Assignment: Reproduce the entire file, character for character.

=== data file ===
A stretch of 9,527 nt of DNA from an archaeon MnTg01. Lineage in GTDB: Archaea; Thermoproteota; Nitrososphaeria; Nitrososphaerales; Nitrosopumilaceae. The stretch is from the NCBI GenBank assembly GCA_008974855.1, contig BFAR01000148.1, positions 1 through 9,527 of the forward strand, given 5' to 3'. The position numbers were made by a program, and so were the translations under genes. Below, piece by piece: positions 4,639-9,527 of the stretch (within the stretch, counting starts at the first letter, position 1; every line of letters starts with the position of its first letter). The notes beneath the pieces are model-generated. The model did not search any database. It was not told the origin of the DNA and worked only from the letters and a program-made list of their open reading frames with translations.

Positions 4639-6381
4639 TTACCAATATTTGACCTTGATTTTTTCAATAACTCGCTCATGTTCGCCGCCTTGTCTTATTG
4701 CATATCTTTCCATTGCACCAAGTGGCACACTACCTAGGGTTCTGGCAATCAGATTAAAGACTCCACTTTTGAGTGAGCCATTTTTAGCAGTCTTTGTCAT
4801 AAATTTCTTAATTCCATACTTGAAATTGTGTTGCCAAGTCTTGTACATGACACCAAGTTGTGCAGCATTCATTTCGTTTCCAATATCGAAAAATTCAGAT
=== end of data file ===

A stretch of 9,527 nt of DNA from an archaeon MnTg01. Lineage in GTDB: Archaea; Thermoproteota; Nitrososphaeria; Nitrososphaerales; Nitrosopumilaceae. The stretch is from the NCBI GenBank assembly GCA_008974855.1, contig BFAR01000148.1, positions 1 through 9,527 of the forward strand, given 5' to 3'. The position numbers were made by a program, and so were the translations under genes. Below, piece by piece: positions 4,639-9,527 of the stretch (within the stretch, counting starts at the first letter, position 1; every line of letters starts with the position of its first letter). The notes beneath the pieces are model-generated. The model did not search any database. It was not told the origin of the DNA and worked only from the letters and a program-made list of their open reading frames with translations.

Positions 4639-6381
4639 TTACCAATATTTGACCTTGATTTTTTCAATAACTCGCTCATGTTCGCCGCCTTGTCTTATTG
4701 CATATCTTTCCATTGCACCAAGTGGCACACTACCTAGGGTTCTGGCAATCAGATTAAAGACTCCACTTTTGAGTGAGCCATTTTTAGCAGTCTTTGTCAT
4801 AAATTTCTTAATTCCATACTTGAAATTGTGTTGCCAAGTCTTGTACATGACACCAAGTTGTGCAGCATTCATTTCGTTTCCAATATCGAAAAATTCAGAT